In addition, there were several smaller gates:
The city walls were never seriously put to the test. During the Rampjaar of 1672, the Dutch Water Line proved sufficient to stop the invading French troops from taking Amsterdam. The fortifications were neglected and began to decay. In 1769, for instance, the Muiderpoort gate collapsed, and in 1794, part of the Reguliersbolwerk bastion sank into the canal. Following the Napoleonic era, the bastions were turned into a park area. A path was constructed along the top of the bastions so that the citizens of Amsterdam could go for a leisurely stroll. In the period 1839-1848, the city defenses were gradually demolished. The final remaining curtain wall, between the bastions Rijkeroord and Slotermeer, was demolished in 1862 and replaced with a path for strolling. The gates were left standing but were repurposed as offices for tax collection.
During the Industrial Revolution in the second half of the 19th century, the city started expanding beyond its 17th-century walls. The former bastions, now an area of recreation, were largely replaced with new buildings, and the Singelgracht canal was straightened; the bastions which had once jutted out were now no longer visible.
In 1787, the Patriotten city government sought to protect the city against the Prussians by erecting 27 defensive posts along the seven entrances into the city. The polders between each of these posts were flooded. The Prussians were unable to overcome these defensives, but managed to get by the posts using the poorly defended entrance by the Haarlemmermeer.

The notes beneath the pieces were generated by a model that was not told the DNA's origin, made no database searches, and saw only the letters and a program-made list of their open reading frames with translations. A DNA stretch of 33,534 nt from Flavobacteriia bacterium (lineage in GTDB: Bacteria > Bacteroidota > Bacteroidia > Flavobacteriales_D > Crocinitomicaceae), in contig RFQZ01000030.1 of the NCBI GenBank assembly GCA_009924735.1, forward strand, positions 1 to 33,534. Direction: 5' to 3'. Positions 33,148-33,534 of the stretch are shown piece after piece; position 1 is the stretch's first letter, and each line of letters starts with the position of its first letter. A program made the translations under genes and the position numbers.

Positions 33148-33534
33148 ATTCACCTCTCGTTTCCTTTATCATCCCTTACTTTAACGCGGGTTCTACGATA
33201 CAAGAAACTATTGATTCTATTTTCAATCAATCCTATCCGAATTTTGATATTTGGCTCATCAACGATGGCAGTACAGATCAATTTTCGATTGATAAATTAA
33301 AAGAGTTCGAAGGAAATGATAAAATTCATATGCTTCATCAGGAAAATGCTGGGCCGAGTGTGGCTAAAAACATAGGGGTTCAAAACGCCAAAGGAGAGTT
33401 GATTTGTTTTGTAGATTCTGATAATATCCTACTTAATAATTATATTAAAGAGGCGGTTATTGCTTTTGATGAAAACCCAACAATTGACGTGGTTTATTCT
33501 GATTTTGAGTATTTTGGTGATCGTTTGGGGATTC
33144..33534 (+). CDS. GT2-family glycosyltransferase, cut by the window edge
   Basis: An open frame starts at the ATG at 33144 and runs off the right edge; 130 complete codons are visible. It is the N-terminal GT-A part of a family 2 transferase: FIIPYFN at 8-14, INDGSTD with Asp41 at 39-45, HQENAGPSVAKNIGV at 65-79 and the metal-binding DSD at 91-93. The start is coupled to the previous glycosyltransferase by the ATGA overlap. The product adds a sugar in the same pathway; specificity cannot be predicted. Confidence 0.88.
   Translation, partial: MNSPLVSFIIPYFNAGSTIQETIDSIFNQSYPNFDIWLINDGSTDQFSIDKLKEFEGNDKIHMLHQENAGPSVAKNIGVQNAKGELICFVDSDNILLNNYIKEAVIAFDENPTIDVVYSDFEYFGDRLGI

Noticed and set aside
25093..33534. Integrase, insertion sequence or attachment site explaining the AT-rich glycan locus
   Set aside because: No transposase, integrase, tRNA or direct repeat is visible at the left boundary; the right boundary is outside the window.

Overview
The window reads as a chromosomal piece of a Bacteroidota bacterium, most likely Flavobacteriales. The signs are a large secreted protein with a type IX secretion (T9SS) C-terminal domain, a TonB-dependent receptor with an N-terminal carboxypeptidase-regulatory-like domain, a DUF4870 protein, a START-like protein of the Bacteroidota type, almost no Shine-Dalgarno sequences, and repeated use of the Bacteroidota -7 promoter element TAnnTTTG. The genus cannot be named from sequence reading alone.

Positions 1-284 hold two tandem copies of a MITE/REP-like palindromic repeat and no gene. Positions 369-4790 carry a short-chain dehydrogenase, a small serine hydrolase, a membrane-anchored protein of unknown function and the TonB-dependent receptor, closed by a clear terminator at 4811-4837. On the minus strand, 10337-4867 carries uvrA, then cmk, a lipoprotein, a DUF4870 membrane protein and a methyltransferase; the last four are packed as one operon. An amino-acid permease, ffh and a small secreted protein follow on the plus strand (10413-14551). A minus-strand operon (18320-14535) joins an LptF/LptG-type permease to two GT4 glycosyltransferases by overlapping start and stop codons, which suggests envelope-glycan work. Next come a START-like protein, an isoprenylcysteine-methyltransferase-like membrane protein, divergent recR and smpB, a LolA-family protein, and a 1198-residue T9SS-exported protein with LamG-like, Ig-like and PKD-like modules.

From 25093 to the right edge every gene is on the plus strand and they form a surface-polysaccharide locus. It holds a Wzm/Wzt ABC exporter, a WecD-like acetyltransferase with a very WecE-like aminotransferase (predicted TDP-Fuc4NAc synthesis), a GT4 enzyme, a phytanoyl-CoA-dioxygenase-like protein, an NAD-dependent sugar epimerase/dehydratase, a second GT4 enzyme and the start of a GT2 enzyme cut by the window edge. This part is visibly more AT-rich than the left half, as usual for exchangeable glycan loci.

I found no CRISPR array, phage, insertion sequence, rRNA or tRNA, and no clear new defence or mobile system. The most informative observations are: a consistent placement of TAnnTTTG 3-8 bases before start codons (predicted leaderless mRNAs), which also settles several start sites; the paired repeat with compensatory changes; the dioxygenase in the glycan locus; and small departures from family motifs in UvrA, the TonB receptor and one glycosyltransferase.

During the Anglo-Russian invasion of Holland in 1799, Cornelis Krayenhoff protected the capital by erecting the Linie van Noord-Holland ("North Holland Line"). He flooded the lower-lying areas between Monnickendam and Krommeniedijk, and protected the higher situated areas using earthen walls and field artillery. A year later, Krayenhoff oversaw the construction of a second defensive line, west of Amsterdam, the Linie van Beverwijk ("Beverwijk Line"), consisting of three lines of lunettes. The lunettes were spaced at a distance of 400 metres from each other. Ten of these lunettes still remain.
Krayenhoff reused a number of the 1787 defensive posts for the Posten van Krayenhoff ("Krayenhoff Posts"), a defensive line constructed around Amsterdam in the period 1805-1810.
The range and accuracy of artillery significantly improved as a result of the Industrial Revolution. To keep the city out of range of enemy artillery fire, it was decided to build a new line of fortifications around Amsterdam, at 15 to 20 kilometres' distance from the city centre. This Defence Line of Amsterdam (Stelling van Amsterdam), constructed in the years 1880-1914, was the most modern and largest-area circular fortification system in Europe in its day. The line stretched 135 kilometres and included 42 forts as well as four artillery batteries. The line was never tested, but did have a deterrent effect. In 1914, at the outbreak of World War I, the Defence Line, as well as the Dutch Water Line, were a factor in the German decision not to invade the Netherlands. The Defence Line has survived largely intact and was named a World Heritage Site in 1996.